Said too soon. The next surge returned with a vengeance; longer and more intense than the rest, so much so that a gush of water jetted out of me. Waterbag broke. Clear liquid. It was 6:45 p.m.

When told that my water has released, Wai Han texted back: “Whoa! A furious labour! Get ready for action! Dun think u need me. Breathe down n let go.”

The transition

The gap between surges picked up from there. They were growing more and more intense and I was pulling more inside of myself with each one. They came every one to two minutes, lasting more than 90 seconds each. At least that’s what Christina told me. At this point in the story, my dialogue stopped. I no longer used complete sentences to communicate, only one- to two-word instructions and head movements. Like “Where Ewan?” and “Call Tian!” It has always been my hope to have my son witness the birth of his sister.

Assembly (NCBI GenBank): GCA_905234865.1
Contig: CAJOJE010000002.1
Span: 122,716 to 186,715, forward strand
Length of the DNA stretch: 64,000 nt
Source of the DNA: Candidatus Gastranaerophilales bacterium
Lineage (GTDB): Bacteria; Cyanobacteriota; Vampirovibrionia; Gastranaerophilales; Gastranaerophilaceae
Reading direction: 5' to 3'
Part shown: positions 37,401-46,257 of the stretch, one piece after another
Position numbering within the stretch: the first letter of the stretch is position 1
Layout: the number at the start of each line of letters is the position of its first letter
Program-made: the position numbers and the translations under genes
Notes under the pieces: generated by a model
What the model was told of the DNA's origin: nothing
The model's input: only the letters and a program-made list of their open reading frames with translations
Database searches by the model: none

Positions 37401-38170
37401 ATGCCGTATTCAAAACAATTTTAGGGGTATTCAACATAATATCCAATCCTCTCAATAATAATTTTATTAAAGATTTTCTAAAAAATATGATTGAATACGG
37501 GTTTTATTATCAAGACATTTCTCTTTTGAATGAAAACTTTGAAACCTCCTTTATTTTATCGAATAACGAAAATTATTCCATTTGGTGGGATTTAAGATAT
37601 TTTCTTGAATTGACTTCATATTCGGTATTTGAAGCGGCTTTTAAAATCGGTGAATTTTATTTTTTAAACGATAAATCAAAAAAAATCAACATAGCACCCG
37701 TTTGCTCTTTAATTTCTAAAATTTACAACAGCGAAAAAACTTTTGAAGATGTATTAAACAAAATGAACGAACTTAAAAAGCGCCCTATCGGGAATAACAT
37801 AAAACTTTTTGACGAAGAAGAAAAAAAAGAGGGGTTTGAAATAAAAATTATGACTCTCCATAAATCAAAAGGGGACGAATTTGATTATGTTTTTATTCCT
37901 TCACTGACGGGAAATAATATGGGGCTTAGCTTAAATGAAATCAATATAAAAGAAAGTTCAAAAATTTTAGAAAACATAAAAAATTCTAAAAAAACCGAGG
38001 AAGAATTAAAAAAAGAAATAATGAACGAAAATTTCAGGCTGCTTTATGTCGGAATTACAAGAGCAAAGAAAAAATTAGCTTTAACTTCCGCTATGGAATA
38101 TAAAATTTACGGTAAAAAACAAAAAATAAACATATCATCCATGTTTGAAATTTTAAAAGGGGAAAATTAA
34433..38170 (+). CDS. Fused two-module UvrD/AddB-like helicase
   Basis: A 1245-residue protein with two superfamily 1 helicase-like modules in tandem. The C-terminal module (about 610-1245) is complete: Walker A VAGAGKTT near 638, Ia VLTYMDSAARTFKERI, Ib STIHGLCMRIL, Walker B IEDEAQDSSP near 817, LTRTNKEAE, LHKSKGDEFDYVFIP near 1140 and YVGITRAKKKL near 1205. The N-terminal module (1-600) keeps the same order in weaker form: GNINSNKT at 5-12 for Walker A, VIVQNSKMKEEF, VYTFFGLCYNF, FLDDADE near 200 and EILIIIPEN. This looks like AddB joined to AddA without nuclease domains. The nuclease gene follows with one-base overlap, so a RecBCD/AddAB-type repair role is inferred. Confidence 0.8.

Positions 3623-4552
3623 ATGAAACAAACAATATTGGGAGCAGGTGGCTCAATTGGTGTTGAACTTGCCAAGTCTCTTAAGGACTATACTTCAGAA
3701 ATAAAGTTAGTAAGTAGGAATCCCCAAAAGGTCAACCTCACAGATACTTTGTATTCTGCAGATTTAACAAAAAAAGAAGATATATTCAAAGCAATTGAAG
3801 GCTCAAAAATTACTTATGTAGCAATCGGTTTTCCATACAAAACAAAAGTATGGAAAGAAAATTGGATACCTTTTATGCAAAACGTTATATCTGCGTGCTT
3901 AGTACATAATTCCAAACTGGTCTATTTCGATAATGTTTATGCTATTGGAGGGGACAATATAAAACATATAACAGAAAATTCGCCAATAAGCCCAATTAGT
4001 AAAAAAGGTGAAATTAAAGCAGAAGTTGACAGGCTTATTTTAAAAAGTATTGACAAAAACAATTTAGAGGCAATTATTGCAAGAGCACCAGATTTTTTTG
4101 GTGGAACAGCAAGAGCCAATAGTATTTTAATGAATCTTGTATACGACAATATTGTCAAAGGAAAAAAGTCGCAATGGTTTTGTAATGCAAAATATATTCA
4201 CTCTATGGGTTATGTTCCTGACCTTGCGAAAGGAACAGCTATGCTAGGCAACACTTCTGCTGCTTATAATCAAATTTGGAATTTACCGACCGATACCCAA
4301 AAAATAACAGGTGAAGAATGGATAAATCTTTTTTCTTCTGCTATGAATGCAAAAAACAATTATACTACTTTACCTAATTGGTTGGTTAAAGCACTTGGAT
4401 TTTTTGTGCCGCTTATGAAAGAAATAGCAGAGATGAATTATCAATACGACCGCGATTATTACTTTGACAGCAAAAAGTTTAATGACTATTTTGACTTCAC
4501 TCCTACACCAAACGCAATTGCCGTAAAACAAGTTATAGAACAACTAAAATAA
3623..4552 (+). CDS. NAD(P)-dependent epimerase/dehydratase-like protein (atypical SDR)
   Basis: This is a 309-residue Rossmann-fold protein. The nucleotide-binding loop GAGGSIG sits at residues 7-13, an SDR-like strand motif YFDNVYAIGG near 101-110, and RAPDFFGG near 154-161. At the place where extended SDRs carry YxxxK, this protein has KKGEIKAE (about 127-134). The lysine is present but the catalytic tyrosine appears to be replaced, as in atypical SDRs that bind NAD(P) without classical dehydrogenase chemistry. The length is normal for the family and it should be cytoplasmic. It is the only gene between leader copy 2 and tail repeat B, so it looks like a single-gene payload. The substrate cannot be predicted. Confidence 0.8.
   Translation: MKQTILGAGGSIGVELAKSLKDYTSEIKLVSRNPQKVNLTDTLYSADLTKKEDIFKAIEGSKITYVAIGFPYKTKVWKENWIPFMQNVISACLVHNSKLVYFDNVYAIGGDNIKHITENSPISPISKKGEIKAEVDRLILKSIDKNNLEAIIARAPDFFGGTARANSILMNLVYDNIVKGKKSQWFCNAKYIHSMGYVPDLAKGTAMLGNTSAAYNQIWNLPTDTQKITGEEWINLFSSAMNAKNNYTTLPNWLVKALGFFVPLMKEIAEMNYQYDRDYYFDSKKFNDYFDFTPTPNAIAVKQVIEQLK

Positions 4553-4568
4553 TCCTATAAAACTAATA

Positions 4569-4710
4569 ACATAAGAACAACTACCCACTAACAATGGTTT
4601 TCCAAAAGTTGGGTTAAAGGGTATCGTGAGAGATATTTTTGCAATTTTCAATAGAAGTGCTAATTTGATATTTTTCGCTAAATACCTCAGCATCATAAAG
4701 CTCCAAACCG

The pushing sensation has become stronger too. I alternated my positions between sitting upright against Steve and kneeling in the pool facing outwards with my arms resting over the edge. There seemed to be more progress with the latter, so I hung on to the position until my knees got wobbly. My back began to feel achy and cold from the exposure to the air. A hot water pack gave temporary relief but became too heavy to bear. I threw it away after one surge.

Minutes later, the mother of all surges came. It was extremely long, extremely intense and had me groaning non-stop, breath after breath. I felt a sudden drop of weight onto the rim of my cervix.

I can’t go on anymore, I told Steve. I wanted a hospital transfer at that very moment. Just get her out of me, just cut me open. Please give me my painkillers.